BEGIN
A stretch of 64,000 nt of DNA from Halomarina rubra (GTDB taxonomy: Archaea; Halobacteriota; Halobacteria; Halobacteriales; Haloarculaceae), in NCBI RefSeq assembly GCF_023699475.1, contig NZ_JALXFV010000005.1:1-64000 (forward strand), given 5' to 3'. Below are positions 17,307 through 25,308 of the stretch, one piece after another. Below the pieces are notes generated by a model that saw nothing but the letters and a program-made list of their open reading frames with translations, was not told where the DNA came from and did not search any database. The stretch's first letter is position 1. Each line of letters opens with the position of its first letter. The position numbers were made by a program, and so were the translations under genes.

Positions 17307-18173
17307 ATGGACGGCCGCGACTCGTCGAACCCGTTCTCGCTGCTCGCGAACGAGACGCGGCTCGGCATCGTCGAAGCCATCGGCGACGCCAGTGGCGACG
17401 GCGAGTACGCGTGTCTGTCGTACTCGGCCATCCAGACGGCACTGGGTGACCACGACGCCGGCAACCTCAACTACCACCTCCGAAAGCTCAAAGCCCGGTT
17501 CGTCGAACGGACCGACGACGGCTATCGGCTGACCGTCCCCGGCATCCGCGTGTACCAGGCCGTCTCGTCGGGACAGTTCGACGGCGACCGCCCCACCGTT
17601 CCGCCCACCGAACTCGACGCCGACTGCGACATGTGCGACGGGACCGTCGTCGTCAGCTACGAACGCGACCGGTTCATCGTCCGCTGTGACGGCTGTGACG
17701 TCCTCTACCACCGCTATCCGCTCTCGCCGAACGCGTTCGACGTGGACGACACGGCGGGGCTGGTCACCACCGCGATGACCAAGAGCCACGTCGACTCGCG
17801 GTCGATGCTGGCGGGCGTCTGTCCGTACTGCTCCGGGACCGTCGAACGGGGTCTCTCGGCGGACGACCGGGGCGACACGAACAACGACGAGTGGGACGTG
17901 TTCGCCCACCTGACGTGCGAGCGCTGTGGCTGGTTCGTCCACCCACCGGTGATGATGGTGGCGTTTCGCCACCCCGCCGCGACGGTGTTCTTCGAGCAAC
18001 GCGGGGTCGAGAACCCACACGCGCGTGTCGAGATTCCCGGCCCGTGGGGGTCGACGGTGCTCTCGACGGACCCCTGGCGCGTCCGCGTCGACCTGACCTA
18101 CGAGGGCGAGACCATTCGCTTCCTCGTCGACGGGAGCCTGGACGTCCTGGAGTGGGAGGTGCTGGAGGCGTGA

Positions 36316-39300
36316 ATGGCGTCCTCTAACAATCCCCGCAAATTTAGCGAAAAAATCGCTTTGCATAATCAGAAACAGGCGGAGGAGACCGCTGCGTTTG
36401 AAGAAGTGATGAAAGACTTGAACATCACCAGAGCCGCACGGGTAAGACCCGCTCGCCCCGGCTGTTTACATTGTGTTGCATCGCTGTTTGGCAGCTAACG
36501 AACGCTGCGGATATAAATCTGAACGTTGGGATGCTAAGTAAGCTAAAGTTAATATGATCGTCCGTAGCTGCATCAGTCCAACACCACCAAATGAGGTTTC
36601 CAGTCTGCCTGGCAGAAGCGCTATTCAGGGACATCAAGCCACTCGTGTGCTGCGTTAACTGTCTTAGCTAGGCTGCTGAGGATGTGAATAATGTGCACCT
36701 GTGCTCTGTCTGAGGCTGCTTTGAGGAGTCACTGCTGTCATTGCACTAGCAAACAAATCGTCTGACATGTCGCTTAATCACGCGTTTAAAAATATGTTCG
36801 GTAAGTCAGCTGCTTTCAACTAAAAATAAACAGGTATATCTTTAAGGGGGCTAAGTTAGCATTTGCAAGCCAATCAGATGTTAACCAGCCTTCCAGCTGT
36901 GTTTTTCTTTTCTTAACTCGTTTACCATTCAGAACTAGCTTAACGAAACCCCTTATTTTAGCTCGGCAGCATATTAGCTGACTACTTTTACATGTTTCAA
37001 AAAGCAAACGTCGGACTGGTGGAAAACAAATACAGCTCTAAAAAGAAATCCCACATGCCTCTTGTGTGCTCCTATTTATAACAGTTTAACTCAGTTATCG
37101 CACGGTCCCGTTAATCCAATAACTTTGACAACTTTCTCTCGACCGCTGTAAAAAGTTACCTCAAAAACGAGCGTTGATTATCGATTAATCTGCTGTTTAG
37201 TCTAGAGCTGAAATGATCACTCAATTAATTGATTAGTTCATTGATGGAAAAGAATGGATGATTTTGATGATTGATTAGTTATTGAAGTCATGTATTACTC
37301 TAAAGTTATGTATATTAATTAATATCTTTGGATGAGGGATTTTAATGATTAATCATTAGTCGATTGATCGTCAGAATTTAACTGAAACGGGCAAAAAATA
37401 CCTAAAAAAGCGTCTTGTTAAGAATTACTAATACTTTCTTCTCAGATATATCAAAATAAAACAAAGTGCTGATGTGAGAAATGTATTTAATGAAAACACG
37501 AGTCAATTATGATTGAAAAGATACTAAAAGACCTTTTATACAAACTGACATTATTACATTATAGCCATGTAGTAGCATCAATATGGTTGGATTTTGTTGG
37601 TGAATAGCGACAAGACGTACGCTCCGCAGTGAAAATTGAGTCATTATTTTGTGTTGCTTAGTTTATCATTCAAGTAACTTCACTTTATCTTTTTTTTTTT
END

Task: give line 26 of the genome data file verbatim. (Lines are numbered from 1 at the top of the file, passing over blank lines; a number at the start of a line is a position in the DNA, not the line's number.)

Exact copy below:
37601 TGAATAGCGACAAGACGTACGCTCCGCAGTGAAAATTGAGTCATTATTTTGTGTTGCTTAGTTTATCATTCAAGTAACTTCACTTTATCTTTTTTTTTTT